I checked my slicing tomato seed stash and have enough of them saved, mostly dwarf heirloom types. There are a few sauce tomato seeds, but I like to try some new ones so ordered Plum Regal, which has good reviews, is determinate, and has a very good disease resistance profile. This year I didn't have significant tomato disease, none in the sauce tomatoes, but I don't like to risk it. I still have last year's saved Roma VF seeds, so will grow a few of those for comparison and to keep the lineage going in my garden.

    I decided to go all-hybrid with zucchini and summer squash. I ordered Zephyr for yellow summer squash. Zephyr supposedly has richer flavor, and is a hybrid containing lineages of crookneck, delicata, and acorn squashes. Dunja zucchini for disease resistance, again.

    I also added a winter squash, Blue Ballet, a small (4 pound?) Hubbard. I've never grown those. And a hybrid Butternut squash, "JWS 6823", a melodious name for sure. Will 2023 be the year that I can finally grow my own Butternut squash? The rest of my squash varieties will be from my home-garden saved stash.

    There were also flowers and an improved cilantro.

    While cleaning the garden, I found the last cucumber of the variety Bush Pickle, nicely ripe, so will save those seeds for next year's pickle cucumber.

    I found two long-day hybrid onion varieties, yellow Powell and red Red Carpet. This year's crop didn't work out, so I'm trying new ones.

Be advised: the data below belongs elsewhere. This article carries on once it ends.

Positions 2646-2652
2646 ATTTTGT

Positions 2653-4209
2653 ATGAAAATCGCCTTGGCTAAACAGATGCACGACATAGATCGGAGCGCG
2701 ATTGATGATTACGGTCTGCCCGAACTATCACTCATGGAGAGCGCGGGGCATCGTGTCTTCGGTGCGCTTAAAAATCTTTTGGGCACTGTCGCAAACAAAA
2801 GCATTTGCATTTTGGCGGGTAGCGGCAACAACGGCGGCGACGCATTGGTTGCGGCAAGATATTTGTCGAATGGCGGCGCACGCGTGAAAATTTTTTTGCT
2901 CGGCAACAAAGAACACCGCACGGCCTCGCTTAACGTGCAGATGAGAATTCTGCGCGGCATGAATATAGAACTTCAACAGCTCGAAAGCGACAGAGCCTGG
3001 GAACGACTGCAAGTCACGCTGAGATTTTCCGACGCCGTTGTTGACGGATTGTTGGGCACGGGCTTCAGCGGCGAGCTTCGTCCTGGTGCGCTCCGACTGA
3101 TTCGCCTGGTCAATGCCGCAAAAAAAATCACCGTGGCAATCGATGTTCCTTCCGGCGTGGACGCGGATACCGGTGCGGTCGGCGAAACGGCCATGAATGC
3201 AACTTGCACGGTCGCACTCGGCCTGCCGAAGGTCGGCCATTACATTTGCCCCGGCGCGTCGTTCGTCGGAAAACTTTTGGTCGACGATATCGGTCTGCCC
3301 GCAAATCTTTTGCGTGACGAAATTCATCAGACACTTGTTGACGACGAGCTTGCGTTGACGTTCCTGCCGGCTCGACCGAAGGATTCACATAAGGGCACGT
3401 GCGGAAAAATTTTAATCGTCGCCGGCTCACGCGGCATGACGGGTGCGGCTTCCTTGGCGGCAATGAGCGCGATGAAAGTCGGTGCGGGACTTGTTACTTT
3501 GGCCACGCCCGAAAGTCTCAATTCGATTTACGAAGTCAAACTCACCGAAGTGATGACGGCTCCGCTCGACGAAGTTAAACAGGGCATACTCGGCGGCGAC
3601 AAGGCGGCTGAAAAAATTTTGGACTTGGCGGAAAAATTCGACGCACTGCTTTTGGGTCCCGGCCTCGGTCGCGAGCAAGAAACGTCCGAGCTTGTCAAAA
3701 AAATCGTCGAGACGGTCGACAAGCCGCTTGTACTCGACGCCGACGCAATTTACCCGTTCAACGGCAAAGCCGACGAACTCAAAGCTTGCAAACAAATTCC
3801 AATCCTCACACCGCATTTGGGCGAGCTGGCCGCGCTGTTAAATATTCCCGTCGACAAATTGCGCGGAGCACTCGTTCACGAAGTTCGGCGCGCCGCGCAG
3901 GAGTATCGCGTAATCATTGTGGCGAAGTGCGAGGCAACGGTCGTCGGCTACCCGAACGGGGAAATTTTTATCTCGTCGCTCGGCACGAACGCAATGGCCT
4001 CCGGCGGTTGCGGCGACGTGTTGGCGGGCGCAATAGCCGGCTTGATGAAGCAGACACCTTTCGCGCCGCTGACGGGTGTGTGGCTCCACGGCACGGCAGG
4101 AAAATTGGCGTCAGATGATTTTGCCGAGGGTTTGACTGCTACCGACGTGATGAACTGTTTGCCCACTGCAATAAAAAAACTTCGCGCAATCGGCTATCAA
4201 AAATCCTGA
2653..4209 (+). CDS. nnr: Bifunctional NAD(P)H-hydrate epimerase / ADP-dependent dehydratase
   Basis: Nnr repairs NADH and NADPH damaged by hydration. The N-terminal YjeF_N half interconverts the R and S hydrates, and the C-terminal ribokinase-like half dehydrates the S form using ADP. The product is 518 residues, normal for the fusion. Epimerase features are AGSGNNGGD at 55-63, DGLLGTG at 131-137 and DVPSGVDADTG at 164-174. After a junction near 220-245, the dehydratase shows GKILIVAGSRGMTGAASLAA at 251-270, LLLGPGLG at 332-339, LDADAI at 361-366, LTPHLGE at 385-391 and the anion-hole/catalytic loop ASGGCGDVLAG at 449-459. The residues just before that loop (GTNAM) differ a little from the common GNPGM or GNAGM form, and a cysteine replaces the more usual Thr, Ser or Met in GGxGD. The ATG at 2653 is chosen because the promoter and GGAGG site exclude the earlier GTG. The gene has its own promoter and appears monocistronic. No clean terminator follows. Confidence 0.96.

Seeds are becoming more expensive, and shipping even worse. There have also been shortages of some varieties. I'm happy to have a lot of saved seeds. Seeds can't be saved from the hybrids, but I'm no purist. My guess is the ones I saved would be about $100 if I bought them now.
     
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  6. Pacnorwest

    Pacnorwest In Flower

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    Daniel. So amazing that you can keep track of all your seeds down to the details .
    I have so many seeds all marked . It’s become such a huge stash I don’t know what to do with them…
    Many seals in dark containers stores in appropriate place . Many cannot find in seed catalogs any more and many seed cats always seem to go with the new trends .
     
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  7. Daniel W

    Daniel W Young Pine

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    @Pacnorwest, that I do that is just a sign of obsession :setc_033: I keep my seeds in an unheated pantry closet in the dark, in paper envelopes. Some keep up to ten years (tomatoes, beans, peppers). I don't know what the next ten years will bring, so I don't worry about them too much. The cost is a big deal to me :smt013. Also I want varieties that have proven themselves over and over in my garden. Plus I love saving seeds! This year, I saved bush bean seeds for the first time. So easy! Why didn't I do that before? :setc_039: Also new to me saving this year, cleome, rudbeckia, African marigold.